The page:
I’m pretty sure it’s reset or initialization problem. It’s unbelievable…

How about this as a test:

  • Add a delay in setup() of say 10 seconds so you have time to work.

  • Now when the core is in this delay, take a jumper and bring the display’s reset pin low (to ground) for one second.

  • Now wait for the rest of the program run and see if you get anything on the display.

The LCD controller data sheet on page 66 says it needs a 10ms reset pulse if the power is not applied just right (there are two VDD pins that need to be ordered).

You could also try a big-ish electrolytic capacitor and a 0.1uF ceramic cap across the LCD power and ground.

You could also try adding an electrolytic cap to the reset line so it held low while power is coming up.

Hang in there! We’ll figure it out!

2 Likes

Hello @bko, thanks for jumping in. I need Prozac! :cry:

here is what I have done. I turn the D7 LED on at the beginning of the setup and turn it off after 10sec so I know when I am in that “wait” phase.

While in there, I plug the RST pin of the TFT to the GND for a second or two… Then put the 10K resistor back in place between the RST and 3V3 to have a pull-up on it.

Then I see my D7 go off… and… nothing. The TFT stays lit up white.

Tried a 0.1uF ceramic cap (104) on the LCD power and GND but didn’t do much.

As I was trying all this it did once display the text for 0.5sec and turned back white. Raging!!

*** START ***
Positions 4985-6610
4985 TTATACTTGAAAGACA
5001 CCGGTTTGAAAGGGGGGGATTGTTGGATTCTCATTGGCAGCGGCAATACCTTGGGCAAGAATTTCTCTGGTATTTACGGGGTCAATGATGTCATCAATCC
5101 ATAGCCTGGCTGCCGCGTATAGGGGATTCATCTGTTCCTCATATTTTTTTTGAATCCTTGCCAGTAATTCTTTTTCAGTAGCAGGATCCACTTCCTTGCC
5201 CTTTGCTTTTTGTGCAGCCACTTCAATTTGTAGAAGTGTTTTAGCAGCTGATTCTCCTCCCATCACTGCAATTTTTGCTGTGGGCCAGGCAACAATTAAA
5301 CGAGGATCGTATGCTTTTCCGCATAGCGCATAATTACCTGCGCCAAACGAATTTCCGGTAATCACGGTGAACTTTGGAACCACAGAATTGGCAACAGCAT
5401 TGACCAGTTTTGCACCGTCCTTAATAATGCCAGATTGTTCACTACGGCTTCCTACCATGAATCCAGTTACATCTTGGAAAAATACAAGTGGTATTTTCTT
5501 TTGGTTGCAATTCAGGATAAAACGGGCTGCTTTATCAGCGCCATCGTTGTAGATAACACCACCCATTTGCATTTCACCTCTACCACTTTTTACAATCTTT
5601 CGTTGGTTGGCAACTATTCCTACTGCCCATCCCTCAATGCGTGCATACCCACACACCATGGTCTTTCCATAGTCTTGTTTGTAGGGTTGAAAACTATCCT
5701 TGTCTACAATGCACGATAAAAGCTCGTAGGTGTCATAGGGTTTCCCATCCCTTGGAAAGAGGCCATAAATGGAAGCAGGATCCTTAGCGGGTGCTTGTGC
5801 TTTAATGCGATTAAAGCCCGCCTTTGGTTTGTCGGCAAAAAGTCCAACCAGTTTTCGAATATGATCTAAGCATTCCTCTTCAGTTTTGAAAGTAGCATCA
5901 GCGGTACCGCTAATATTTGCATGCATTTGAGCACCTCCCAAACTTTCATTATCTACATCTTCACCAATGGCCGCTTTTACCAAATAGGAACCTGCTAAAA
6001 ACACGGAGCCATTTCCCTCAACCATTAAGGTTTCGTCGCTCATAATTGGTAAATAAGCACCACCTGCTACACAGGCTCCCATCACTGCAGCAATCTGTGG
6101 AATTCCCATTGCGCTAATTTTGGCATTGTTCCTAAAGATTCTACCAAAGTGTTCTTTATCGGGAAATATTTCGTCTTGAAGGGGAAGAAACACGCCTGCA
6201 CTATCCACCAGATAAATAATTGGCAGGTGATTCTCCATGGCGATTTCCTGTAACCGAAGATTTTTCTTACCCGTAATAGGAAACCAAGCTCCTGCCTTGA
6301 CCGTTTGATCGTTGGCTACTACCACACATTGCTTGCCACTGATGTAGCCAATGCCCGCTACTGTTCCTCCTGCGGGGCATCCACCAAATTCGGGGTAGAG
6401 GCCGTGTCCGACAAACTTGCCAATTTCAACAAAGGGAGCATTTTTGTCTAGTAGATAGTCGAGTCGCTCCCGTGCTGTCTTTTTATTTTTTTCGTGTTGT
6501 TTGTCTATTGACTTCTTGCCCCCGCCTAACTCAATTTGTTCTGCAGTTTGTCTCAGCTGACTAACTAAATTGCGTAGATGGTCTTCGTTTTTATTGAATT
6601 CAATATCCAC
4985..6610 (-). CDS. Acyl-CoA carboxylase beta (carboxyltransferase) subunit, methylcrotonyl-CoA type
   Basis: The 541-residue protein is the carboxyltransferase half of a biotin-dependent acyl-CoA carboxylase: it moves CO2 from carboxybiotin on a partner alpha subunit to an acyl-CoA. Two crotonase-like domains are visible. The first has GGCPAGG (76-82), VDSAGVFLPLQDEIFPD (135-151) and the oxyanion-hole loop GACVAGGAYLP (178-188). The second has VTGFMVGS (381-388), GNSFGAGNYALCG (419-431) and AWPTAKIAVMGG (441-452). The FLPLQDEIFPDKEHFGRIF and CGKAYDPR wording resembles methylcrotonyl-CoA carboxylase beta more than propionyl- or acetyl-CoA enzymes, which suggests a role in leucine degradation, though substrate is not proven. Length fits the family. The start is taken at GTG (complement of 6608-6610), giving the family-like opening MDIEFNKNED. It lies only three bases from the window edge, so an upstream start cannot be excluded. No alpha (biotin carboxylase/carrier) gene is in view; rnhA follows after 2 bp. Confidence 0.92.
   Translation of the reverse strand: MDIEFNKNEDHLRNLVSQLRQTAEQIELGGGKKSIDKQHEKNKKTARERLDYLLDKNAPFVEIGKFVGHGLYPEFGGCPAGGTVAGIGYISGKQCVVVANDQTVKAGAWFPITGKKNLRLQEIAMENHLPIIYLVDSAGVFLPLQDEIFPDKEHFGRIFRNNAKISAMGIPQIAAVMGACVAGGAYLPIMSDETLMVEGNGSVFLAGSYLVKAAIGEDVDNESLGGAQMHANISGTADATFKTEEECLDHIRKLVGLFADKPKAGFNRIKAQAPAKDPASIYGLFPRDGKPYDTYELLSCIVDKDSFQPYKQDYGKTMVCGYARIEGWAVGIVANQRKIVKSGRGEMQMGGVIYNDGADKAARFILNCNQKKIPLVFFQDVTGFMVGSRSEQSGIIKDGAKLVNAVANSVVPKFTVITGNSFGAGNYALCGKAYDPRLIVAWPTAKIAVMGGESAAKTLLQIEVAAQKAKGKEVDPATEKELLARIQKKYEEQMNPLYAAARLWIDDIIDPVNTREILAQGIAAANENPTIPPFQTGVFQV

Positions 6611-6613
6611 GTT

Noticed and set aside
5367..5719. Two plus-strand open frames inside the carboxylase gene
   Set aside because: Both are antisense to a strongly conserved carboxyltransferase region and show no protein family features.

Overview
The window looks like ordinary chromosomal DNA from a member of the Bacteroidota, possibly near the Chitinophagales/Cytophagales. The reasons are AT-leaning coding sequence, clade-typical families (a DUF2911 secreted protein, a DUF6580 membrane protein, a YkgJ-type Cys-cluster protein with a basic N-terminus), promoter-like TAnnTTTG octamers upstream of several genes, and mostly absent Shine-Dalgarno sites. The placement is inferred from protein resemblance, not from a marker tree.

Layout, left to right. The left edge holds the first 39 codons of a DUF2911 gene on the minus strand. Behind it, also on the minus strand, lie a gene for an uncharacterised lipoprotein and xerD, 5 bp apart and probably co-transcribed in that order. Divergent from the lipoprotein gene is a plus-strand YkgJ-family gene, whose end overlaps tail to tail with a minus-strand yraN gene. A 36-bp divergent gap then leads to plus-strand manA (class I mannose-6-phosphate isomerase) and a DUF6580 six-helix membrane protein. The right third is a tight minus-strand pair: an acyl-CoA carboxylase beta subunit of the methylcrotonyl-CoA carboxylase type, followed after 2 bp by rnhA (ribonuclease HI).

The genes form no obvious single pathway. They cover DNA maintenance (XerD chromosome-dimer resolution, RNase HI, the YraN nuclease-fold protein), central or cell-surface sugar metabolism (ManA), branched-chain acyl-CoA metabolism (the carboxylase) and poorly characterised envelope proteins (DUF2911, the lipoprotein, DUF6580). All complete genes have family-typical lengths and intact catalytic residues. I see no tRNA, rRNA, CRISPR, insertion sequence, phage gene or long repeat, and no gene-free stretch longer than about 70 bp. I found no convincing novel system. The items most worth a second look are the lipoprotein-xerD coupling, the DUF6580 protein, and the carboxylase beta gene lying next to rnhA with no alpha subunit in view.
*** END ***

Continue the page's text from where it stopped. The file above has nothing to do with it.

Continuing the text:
We are feeling with you :weary:

With @peekay123 and @bko on board you’ve got the best trying to assist.

It IS puzzling :confounded:


As for the pull-up, you can leave it in place while pulling the pin low. That’s the whole point of pull resistors - to provide a defined state while there is no other signal, but not to (or very little) interfere with other dedicated signals.

Not to go against @peekay123 's advice to NOT connect RST to the Core, but since we are somehow groping in the dark and can’t test it without the board, you could again attach the RST to an A pin, but this time without “telling” the library (leave the pull-up in place).
This way you could try several combinations and timings for the RST signal against your TFT code.
As Paul pointed out, the RST logic might well be inverted.
If you whip up a test code where you can set the RST procedure and timing via a Spark.function or Serial, you might be able to test a lot of combos without having to reflash permanently.

Sorry for not being more of a help here :disappointed:

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I have no way of testing this, but try this code

I’ve ignored my own advice and purposely chosen D7 as reset pin, to have some visual feedback of what’s going on on the reset line.

This buils on the Web IDE (which uses the ST7735 lib version that uses 0 as NO_RST_PIN value)

// This #include statement was automatically added by the Spark IDE.